Saint Teresa of Calcutta

On September 4, 2016, Mother Teresa was canonized as Saint Teresa of Calcutta. This comes a day before the 19th anniversary of her death. The canonization mass which was led by Pope Francis was held at St. Peter’s Square in Vatican City.

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The Early Years

Saint Teresa of Calcutta was born Agnes Gonxha Bojaxhiu on 26 August 1910, in Skopje, Macedonia, to Albanian heritage. Her family is devoutly Catholic. She clarified the common confusion about her nationality and faith as follows:

“By blood, I am Albanian. By citizenship, an Indian. By faith, I am a Catholic nun. As to my calling, I belong to the world. As to my heart, I belong entirely to the Heart of Jesus.”

She left home in September 1928 to be admitted as a postulant at the Loreto Convent in Rathfarnam (Dublin), Ireland. She was given the name Teresa after her patroness, St, Therese of Lisieux.  She was sent to Calcutta, India on January 6, 1929 where she joined the  Loreto novitiate in Darjeeling. She became known as Mother Teresa when she made her final profession as a Loreto nun on May 24, 1937.

Mother Teresa’s Charity Works

Mother Teresa was said to have received a “call within a call”. Aside from answering the call to become a nun, she shared that she received another call from Jesus Christ. This second call resulted to the formation of the Missionaries of Charity family of Sisters, Brothers, Fathers, and Co-Workers. It eventually became a congregation known as the Missionaries of Charity. Its aim and mission in her own words sums up its reason for being which is  “to quench the infinite thirst of Jesus on the cross for love and souls by labouring at the salvation and sanctification of the poorest of the poor.”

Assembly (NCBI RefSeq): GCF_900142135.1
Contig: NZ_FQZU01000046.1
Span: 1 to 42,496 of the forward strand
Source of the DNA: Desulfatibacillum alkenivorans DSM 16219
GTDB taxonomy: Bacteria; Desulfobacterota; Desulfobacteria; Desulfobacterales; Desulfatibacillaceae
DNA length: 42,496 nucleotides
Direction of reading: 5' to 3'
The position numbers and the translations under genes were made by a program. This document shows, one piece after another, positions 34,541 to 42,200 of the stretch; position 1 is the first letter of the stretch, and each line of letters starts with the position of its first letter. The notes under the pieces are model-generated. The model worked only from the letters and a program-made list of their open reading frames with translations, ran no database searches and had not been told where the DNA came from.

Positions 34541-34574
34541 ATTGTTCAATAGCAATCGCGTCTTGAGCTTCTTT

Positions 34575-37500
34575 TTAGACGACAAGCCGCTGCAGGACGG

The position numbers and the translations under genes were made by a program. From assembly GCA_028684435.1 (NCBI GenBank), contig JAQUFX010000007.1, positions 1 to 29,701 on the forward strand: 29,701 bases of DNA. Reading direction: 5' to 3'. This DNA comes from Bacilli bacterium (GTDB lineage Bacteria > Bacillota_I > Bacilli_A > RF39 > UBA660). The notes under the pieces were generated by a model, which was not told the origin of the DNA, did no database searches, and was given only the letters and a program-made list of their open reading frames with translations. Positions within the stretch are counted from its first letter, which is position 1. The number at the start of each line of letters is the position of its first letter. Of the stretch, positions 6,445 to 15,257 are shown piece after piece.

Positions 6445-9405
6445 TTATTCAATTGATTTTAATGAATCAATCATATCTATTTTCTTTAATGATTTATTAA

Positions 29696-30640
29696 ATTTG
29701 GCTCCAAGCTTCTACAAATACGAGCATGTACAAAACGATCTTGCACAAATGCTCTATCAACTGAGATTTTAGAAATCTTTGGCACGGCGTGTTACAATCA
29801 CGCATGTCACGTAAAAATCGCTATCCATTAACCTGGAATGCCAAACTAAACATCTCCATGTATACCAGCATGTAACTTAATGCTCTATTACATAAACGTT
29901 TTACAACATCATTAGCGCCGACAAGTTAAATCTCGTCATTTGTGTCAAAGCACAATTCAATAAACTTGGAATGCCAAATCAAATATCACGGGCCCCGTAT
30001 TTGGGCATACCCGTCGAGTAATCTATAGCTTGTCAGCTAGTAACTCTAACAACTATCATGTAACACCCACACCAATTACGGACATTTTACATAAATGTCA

The works of the congregation were expanded throughout the globe.  Mother Teresa was awarded the Nobel Peace Prize in 1979 in recognition of her work. She continued traveling all over the world to bring her works of charity in spite of failing health.

Mother Teresa returned to Calcutta in July 1997 very weak. She died on September 5, 1997 at the Motherhouse. She was accorded a state funeral on September 13, which was attended by world leaders or their special envoys.

The Road to Sainthood

The first recognized miracle attributed to Mother Teresa involved an Indian woman named Monica Besra, who said she was cured of an abdominal tumor through Mother Teresa’s intercession on the one year anniversary of her death in 1998. This was in the year 2002. Her beatification ceremony as Blessed Teresa of Calcutta was led by Pope John Paul II on October 19, 2003.  The publication of her private correspondence which showed among others a letter displaying a sense of despair in relation to her faith made Mother Teresa a figure which ordinary people can relate to.

Pope Francis issued a decree in December 17, 2015 recognizing the second miracle attributed to Mother Teresa. It involved the healing of Marcilio Andrino, a Brazilian man who was diagnosed with a viral brain infection and lapsed into a coma. His wife  and family who prayed to Mother Teresa, said that he woke up after an emergency surgery without pain and cured of his symptoms.

Saint Teresa of Calcutta will always be remembered as one of the greatest humanitarians of the 20th century because of her unwavering commitment in aiding those who are most in need.



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